Saudi Arabia’s Council of Senior Religious Scholars denied that it had issued a new fatwa against the Nintendo game Pokemon Go on Thursday, though a fatwa dating back to the early 2000s against the Japanese game is still in effect.
“The Council of Senior Religious Scholars denied that it issued a new fatwa about the Pokemon game, and the media reports of that are not accurate. We ask international media to call the ministry to verify information for their reports,” Abdulmohsen Alyas, undersecretary for international communication and media at the Ministry of Culture and Information, told reporters.
The news that Saudi Arabia’s Islamic authorities had issued a fatwa specifically for Pokemon Go – an augmented reality game in which players catch fictional animated creatures in real settings – surfaced earlier this week, when another Saudi agency reminded fans of the game that a fatwa was still in effect against Pokemon entities. The Permanent Committee for Scholarly Research and Ifta republished the text of the 2001 fatwa, which declared Pokemon to be a dangerous infiltration mechanism by “international Zionism” to corrupt Islam.
The 2001 fatwa condemned the Pokemon trading card game specifically, alleging that the symbols that identify types of monsters – fire, water, grass, psychic, etc – were secretly exposing children to “Israel, Christian crosses, freemasonry, and symbols from Japan’s native Shinto religion.”
Authoritarian nations generally, and Islamic countries in particular, are struggling to assess the potential dangers of the Pokemon Go game. Egypt’s Al Azhar University, considered the top Islamic academic institution in the world, had issued a similar fatwa against Pokemon during the game’s heyday more than a decade ago. It has chosen to republicize the fatwa specifically for Pokemon Go for similar reasons to the Saudi fatwa: it is a “Zionist” game that promotes “Darwinism.” In the game, the creatures can “evolve,” but do so after they gain a certain amount of experience, not over thousands of years as Darwin’s theory argues.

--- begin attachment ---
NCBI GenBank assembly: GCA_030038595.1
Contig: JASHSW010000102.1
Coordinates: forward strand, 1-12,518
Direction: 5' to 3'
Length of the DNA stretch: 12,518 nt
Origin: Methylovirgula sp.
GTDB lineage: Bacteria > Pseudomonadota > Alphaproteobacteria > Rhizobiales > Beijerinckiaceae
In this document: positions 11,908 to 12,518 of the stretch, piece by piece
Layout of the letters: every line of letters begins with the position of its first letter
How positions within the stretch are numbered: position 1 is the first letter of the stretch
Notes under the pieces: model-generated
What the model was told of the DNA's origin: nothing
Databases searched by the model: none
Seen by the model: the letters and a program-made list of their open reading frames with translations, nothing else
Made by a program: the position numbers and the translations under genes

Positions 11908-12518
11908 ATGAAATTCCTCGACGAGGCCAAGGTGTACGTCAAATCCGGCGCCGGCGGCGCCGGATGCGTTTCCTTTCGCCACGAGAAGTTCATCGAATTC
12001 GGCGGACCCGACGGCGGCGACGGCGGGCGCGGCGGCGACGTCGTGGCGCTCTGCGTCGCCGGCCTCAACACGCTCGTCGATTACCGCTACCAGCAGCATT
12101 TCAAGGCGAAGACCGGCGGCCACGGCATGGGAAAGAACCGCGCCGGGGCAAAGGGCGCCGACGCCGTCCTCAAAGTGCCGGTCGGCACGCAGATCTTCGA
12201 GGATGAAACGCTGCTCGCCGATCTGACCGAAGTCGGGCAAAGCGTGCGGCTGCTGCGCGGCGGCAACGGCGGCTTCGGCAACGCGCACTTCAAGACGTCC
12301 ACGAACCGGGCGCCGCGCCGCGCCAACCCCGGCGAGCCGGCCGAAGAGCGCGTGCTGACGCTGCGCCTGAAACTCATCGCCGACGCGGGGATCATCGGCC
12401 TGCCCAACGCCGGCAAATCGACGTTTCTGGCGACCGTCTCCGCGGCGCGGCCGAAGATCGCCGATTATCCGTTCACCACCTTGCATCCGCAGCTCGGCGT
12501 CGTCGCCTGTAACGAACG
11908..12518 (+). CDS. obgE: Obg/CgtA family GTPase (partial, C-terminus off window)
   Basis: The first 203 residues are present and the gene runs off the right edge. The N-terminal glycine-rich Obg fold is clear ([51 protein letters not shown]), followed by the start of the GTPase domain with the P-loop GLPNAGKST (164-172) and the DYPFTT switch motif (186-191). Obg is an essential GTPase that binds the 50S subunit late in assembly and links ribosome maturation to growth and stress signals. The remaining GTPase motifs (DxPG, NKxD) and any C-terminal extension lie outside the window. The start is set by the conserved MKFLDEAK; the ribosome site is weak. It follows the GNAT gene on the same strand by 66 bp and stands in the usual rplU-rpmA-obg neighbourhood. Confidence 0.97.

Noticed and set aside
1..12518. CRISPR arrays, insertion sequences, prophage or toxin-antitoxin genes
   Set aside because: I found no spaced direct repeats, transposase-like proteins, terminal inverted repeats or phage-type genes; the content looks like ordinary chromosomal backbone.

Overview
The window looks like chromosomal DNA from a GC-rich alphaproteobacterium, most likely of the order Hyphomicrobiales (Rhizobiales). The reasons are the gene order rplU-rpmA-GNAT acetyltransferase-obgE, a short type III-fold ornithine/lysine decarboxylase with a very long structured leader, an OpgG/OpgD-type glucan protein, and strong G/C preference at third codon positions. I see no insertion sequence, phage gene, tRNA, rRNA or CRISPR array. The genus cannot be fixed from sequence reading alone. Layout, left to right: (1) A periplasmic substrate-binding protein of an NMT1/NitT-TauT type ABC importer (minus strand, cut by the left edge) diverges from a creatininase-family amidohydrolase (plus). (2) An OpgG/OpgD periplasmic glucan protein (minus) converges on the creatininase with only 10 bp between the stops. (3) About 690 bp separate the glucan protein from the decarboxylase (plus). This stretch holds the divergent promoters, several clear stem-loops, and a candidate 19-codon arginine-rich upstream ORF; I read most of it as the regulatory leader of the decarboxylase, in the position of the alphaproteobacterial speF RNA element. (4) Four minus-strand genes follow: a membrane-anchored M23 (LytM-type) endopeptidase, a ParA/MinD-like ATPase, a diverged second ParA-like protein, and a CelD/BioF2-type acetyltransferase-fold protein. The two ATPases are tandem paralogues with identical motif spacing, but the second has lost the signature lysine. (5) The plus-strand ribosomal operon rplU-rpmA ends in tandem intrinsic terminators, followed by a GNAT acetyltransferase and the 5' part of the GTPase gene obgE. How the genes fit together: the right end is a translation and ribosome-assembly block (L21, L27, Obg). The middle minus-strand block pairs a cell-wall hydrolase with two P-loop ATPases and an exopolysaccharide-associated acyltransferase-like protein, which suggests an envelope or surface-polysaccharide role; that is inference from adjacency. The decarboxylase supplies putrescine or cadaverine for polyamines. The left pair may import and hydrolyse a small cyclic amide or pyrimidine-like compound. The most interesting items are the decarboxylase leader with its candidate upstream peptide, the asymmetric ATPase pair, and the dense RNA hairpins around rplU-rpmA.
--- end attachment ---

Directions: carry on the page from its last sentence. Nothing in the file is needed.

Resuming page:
The Egyptian government has also launched an investigation into the potential use of the game for state intelligence gathering. The game “could be used for espionage and information gathering,” Egyptian official Hani al-Nazer told Saudi Arabia’s Al Arabiya this week.
In Russia, officials have argued that Pokemon Go could be a CIA project and must be regulated to prevent Americans from taking advantage of Russian players. Religious leaders have also condemned the game for unspecified reasons; the head of St. Petersburg’s Cossack organization said the game “smacks of Satan.”
The game appears to be growing in popularity nonetheless, with players congregating to catch Pokemon throughout the Arab world, from the UAE to Qatar to Kuwait and Lebanon.